It was a beautiful day.
Everything to the beginning of the race went smoothly.
Standing in the corral I felt like crying, I was so happy to be there and to be doing it.
I had my goals in mind and a plan for executing them. (I will just point out here that this is a racing mind-set for me. My focus at this point was on time.)
And then we started.
It took a long time to warm up, and there were a lot of bottlenecks. Okay, to be expected, no worries. By the end of mile three I was nearing 11:00 miles, slower than my #3 goal time but still with plenty of time to speed up.
(I also want to mention that while I had slept well the last few days and was feeling good, I did not feel any "zip". No hunger. No nerves. This is not actually how you want to feel if you have ambitious time goals in mind.)
We went through downtown. I found myself bothered by the noise - I didn't remember that from the time before, or being bothered by it. I was fully present to experience it, and I didn't like it. (I also didn't like two slogans that I got to see over and over again - "Worst parade ever" - and - "If this were easy it would be called 'your mom'". Grrr.)
Another drawback to the noise: I couldn't hear the beeps of my watch to alert me to my walk breaks. So I was keeping numbers in my head and checking my watch frequently. First, for the time of my next walk break, and second, to see if I was on pace for that mile. Not much fun, that. It also meant I wasn't really taking my walk breaks as I had planned...
I went through the zoo and up north, then turned into Boystown, renowned for their spectator entertainment. Looking at people, their outfits, the signs on the sidelines, the funny stuff. And so impressed with how many people were running "for" someone or something. I had raised money for Chicago Lights, the nonprofit arm of the church I work for, but I wasn't really running for them. Trying to accelerate to 10:50 miles and not able to do it consistently, mostly because of the crowd. I'd get going faster and then find myself in another bottleneck. Or have to slow down because of all the trash on the street after an aid station. I found myself watching my feet more than the people, or more than I'd wanted to, at least.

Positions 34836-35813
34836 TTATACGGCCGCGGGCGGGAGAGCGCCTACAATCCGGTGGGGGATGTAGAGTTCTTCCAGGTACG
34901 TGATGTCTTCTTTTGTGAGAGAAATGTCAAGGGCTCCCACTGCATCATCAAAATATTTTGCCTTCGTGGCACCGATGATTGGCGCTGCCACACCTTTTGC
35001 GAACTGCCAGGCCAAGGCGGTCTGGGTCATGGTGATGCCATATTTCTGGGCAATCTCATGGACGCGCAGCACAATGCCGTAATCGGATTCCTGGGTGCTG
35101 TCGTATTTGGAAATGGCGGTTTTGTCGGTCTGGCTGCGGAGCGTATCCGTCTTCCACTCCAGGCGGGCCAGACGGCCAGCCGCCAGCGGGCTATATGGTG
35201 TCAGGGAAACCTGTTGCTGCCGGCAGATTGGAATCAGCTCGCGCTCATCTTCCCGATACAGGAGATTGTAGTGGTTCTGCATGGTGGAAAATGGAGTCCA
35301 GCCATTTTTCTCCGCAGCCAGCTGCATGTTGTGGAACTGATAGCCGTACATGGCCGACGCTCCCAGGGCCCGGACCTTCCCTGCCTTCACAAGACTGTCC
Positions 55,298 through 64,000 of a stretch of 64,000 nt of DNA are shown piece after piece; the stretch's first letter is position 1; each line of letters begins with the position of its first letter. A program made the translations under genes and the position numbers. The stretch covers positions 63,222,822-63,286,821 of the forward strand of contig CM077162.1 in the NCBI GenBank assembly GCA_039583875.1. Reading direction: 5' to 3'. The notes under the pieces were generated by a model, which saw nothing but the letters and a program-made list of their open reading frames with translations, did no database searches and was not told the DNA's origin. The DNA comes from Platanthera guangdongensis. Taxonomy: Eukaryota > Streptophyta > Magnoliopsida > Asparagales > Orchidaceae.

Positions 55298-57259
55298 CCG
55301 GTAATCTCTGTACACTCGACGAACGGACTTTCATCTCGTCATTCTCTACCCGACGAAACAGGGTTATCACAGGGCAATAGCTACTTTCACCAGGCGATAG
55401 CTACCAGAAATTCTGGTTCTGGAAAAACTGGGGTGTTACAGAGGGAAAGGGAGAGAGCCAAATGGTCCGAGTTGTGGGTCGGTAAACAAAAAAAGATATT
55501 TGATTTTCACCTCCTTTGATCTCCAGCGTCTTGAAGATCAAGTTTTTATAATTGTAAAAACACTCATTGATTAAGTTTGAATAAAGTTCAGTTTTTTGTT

After mile 7 I was also watching for toilet facilities without lines. I knew from last time that I wouldn't find that for some time in. I was doing okay - no urgent need to pee - but also knew that I'd be more comfortable if I could use the facilities, and also that I'd then be able to stop thinking about it (since I probably wouldn't need to go again before the end). At mile 8 I thought I saw one and moved over, only to realize that there were lines after all. Well, I was stopped, might as well suck it up and deal with it, right? Then after waiting for a while this guy told us, "The toilets on the other side have no lines." I dashed over, and... bullshit. The lines were worse than before. I was on the street again so decided to just keep going. Mile 9 came and there were toilets again - with lines - and I just decided to hell with it. I stopped, chose a line... and waited. And waited. While the other lines moved. And then I waited some more.
At this point I had my first breakthrough. I was not going to meet my goal #3. There was no way I could make up the time lost over the remaining miles. I had to let go. I didn't want to spend this marathon like my first one, worrying, fretting about how fast I was going and whether I'd meet my goals and completely in my head and in pain and miserable. I decided to stop tracking my pace, to make sure I took every walk break, and to enjoy myself as I went along.
And so I did.
To be honest, I still kept vague track of my pace, along the lines of "what's my 1/2 marathon split?" and "how long did it take me to run miles 15-20?", all in service of the larger questions, "can I finish under 4:50?" (unlikely) and "can I finish under 5 hours?" (hopefully). But I really didn't focus on it the way I had at first. I enjoyed the sunshine. I slapped hands with small children. I smiled. I felt myself slowing down as I entered the last 6 miles and I didn't worry about it.